Bulletin Article for August 27, 2023
What is a “paradigm”? A paradigm is an example of something. It can also be defined as a model – a specimen – a sample – an exemplification – an illustration.
The Passover event, connected to the exodus of the children of Israel out of Egypt, is one of the most well-known episodes in Biblical history (Exodus 12-14). It also serves as a model for helping us understand something about the death of Jesus Christ. The question we want to ask here is this:
How can understanding the connection between Christ’s death as the Lamb of God and the Passover event, help us in understanding Christ’s death as it relates to God’s wrath?
First, the connection between Christ’s death and Passover is given – the apostle Paul, in discussing the problem of sin’s leavening influence, wrote these inspired words, “Cleanse out the old leaven that you may be a new lump, as you really are unleavened. For Christ, our Passover lamb, has been sacrificed” (1Corinthians 5:7). When John the Baptist pointed to Jesus, he said, “Behold, the Lamb of God, who takes away the sin of the world!” Both Paul and John are referring to the Passover as a background for what Jesus would accomplish. He is the perfect Lamb of God, sacrificed for the sins of the world.
Second, we cannot deny that God’s wrath is a reality that is present in the absence of repentance and forgiveness. This is seen several passages:
“For the wrath of God is revealed from heaven against all ungodliness and unrighteousness of men, who by their unrighteousness suppress the truth.”
“But because of your hard and impenitent heart you are storing up wrath for yourself on the day of wrath when God's righteous judgment will be revealed.” (Romans 2:5)
“…but for those who are self-seeking and do not obey the truth, but obey unrighteousness, there will be wrath and fury. There will be tribulation and distress for every human being who does evil, the Jew first and also the Greek.” (Romans 2:8-9)
“Since, therefore, we have now been justified by his blood, much more shall we be saved by him from the wrath of God.” (Romans 5:9)
Pointing out various sins, Paul wrote, “On account of these the wrath of God is coming.” (Colossians 3:6)
There are many more Scriptures, but these should suffice to remind us that God’s wrath is real and will be felt by those who refuse to repent of their sins and reach out to the saving grace of God through Jesus. We must admit, then, that in some way Christ’s death had to deal with God’s wrath. One way to think about it, among others, is to see this connection to Passover.
We often think of the Passover as God “passing over” the houses of the children of Israel who had slaughtered a lamb and put blood on the doorposts and the lentil of their homes. It’s fairly passive in nature when thought of that way. Without going into detail, however, I am convinced that it is better to think about the idea here (pesach=Passover) as an active protection against death, and was a pushing back at the door, if you will. In other words, as the Lord comes to kill the firstborn, the blood of the sacrificed lamb is used to show a sign of protection, and it was a memorial to remember that the Lord actively provided a push back to the death that would have otherwise promised. Compare Isaiah 31:5 where God said He would protect, deliver, “spare” and rescue Jerusalem. Here he would not just “pass over” Jerusalem but God promised He would actively keep it from the damage that would otherwise come without His protection. In the Passover, God wanted Israel to remember that He had actively protected His people who applied the blood to their house.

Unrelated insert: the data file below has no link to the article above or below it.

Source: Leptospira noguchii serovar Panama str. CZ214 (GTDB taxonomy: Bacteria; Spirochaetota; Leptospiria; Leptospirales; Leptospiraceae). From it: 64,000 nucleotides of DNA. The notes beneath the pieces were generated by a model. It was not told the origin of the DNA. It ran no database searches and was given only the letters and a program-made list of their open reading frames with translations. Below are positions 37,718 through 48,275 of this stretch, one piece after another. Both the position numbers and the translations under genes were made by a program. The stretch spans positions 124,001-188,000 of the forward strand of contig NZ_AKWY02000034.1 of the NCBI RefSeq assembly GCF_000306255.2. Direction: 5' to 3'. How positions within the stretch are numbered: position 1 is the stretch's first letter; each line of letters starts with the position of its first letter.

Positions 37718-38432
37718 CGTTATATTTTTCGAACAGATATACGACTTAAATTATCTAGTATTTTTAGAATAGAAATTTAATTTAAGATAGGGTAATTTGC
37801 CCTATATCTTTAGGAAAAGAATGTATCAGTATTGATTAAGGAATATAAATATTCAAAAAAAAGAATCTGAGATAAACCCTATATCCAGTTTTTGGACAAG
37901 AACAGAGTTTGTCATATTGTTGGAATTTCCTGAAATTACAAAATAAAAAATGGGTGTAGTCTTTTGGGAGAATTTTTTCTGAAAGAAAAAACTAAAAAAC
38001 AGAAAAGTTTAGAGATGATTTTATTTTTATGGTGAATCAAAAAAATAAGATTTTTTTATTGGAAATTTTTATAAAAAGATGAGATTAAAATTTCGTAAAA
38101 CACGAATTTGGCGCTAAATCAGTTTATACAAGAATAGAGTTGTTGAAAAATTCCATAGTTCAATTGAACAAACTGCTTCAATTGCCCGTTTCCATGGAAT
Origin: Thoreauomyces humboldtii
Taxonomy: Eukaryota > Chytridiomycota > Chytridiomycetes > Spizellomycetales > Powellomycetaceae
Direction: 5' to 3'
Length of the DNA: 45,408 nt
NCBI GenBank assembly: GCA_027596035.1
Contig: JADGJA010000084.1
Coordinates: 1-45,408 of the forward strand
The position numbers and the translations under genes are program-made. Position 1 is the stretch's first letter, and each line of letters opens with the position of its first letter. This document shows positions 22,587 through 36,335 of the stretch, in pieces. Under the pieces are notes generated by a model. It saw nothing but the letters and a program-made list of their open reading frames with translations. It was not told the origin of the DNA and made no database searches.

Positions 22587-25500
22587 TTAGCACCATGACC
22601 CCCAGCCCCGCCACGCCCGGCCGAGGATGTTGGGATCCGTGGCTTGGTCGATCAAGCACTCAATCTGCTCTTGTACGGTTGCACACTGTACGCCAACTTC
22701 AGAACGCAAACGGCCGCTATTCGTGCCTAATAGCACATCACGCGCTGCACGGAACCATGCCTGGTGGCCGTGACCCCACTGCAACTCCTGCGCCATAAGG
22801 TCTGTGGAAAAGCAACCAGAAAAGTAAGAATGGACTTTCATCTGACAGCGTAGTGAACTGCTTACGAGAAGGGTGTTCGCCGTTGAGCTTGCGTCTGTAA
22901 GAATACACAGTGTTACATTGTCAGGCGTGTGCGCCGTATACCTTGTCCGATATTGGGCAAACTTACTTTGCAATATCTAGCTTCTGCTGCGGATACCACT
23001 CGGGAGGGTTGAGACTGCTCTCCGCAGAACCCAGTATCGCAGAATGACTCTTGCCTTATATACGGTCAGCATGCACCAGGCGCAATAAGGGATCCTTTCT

That picture of God’s protection and the Passover is significant, for to us today, the blood of Christ serves us in that same way. By being washed in the blood of the perfect, unblemished Lamb of God, we have the protection - the barrier against the wrath of God that would otherwise come our way. God’s wrath is turned back by the blood of the covenant because it serves as our active protection. It is more than just forgiveness; it is the basis for the hope of salvation as a helmet and a breastplate of faith and love, as Paul indicates:
“But since we belong to the day, let us be sober, having put on the breastplate of faith and love, and for a helmet the hope of salvation. For God has not destined us for wrath, but to obtain salvation through our Lord Jesus Christ, who died for us so that whether we are awake or asleep we might live with him.” (1Thessalonians 5:8-10)
The Passover paradigm for Christ’s death sees God’s wrath as being turned back so that the firstborn ones—those purchased by the blood of Christ—those in the house of God are actively guarded by the Lord Jesus Himself. This is why Christ died for us. We are justified and saved from the wrath of God because He protects and provides for us through the blood of the Son, the perfect Lamb of God (Romans 5:9).
Like the Thessalonians so long ago, we can turn from idols – the things that cry out to us from the world. We can reject the world and choose to serve the true and living God and “wait for his Son from heaven, whom He raised from the dead, Jesus who delivers us from the wrath to come” (1 Thessalonians 1:9-10).
But we must understand – we have been warned that if we refuse repentance. The Lamb of God, who died for the sins of the world and was raised again, makes God’s deliverance possible for us now. But His blood can only be applied to us if we are willing to follow Him so that we can actively turn back God’s wrath. Praise God for what He does and the hope we have in Him!